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Tuesday, 24 October, 2000, 00:39 GMT 01:39 UK
Le Pen out of euro-parliament
Mr Le Pen
Mr Le Pen's anti-semitic comments have stoked controversy
French far-right leader Jean-Marie Le Pen has lost his seat in the European parliament after losing a final appeal over his conviction for assault on a rival female politician.

Mr Le Pen was barred from the parliament earlier this month after the highest court in France - the Council of State - confirmed a 1998 sentence excluding him from public office for one year, because of the assault.


Mr Le Pen, I invite you to leave the chamber

Parliament President Nicole Fontaine
A final attempt on Friday to ask the European Court of Human Rights in Strasbourg to suspend the ruling failed when the court rejected the appeal.

For many years Mr Le Pen has stoked controversy by his strident anti-immigrant stance and anti-semitic comments. He once described the gas chambers as "a detail" in the history of the Second World War.

'Fight continues'


I think that it is a major injustice

Mr Le Pen
European Parliament President Nicole Fontaine announced the decision.

"Mr Le Pen, I invite you to leave the chamber, and so that everything happens with dignity... I am adjourning the session for a quarter of an hour," he said.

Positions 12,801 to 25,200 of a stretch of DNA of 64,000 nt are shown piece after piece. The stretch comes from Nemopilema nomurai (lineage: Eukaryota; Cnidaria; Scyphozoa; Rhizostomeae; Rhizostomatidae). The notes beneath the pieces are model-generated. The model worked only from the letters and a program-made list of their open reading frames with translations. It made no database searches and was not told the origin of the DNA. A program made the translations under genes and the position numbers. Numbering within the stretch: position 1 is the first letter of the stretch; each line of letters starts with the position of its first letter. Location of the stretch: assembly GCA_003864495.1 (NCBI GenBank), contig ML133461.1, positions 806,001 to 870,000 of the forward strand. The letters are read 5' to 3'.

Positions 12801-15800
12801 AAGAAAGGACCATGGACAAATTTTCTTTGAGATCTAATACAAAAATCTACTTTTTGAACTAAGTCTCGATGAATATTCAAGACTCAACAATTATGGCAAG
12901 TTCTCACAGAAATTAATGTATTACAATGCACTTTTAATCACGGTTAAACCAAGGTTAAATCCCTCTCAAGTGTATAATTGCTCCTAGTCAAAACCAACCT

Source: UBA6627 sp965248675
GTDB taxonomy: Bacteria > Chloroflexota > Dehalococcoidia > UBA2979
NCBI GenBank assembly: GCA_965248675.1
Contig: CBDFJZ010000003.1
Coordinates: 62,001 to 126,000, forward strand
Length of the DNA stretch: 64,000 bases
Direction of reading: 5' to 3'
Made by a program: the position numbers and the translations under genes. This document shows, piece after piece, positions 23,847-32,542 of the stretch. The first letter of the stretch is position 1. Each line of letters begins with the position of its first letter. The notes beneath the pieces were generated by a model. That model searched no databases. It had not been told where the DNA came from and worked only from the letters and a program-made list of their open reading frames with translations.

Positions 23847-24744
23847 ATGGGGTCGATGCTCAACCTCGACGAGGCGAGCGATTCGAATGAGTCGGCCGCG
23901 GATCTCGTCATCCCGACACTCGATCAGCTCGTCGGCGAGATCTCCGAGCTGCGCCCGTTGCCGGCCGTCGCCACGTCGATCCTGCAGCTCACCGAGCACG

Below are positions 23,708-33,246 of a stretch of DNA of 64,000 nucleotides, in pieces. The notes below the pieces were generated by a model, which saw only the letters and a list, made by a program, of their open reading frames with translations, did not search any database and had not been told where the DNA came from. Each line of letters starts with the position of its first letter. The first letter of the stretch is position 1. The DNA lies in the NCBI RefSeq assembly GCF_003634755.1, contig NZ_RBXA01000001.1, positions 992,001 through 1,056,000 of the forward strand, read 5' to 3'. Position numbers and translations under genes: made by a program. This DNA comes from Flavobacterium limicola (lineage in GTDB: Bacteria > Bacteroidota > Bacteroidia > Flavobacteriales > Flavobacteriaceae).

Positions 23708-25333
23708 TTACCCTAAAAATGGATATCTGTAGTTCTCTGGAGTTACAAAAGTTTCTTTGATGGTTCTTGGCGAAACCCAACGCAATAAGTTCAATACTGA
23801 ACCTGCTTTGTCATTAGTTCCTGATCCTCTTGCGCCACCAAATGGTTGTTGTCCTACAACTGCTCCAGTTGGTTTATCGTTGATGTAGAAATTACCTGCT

Mr Le Pen reacted sharply to the news, saying it was a move to "shut me up".

Le Pen with anti-immigrant poster
He has argued France is at risk from the tide of immigrants
"I think that it is a major injustice and a sanction out of proportion with the minor incidents," he said.

"This incident will not stop me from continuing my fight," added the far-right leader, who has long said he will stand as a candidate in the next French presidential elections.

Mr Le Pen said he would appeal to the European Court of Justice.

Mr Le Pen has already lost his seat in the regional assembly of Provence Alpe-Cotes d'Azur, but will have served his penalty in time for presidential elections due in 2002.

Appeal to Chirac

Le Pen
His career began in street brawls in the 1950s
Mr Le Pen was convicted in April 1998 for assaulting Socialist candidate Annette Peulvast-Bergeal during campaigning for national elections the year before.

Four European Parliament deputies from Le Pen's National Front party appealed last week to French President Jacques Chirac to pardon him but have not received a response.

Le Pen, whose political career began as a student in street brawls in Paris in the early 1950s, has been involved in several public incidents leading to court cases.

His party has argued that too many immigrants mean too few jobs for French people, and that immigrants should be despatched back to the countries they came from.

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See also:

17 Nov 98 | Europe
Le Pen banned from politics
24 Jan 99 | Europe
The duel on the far-right
06 Oct 98 | Europe
France: a haven of intolerance?
06 Oct 98 | Europe
Le Pen can go to trial
28 Mar 99 | Europe
Le Pen launches Euro campaign
29 Jan 99 | From Our Own Correspondent
Le Pen: 'Comic book charmer'
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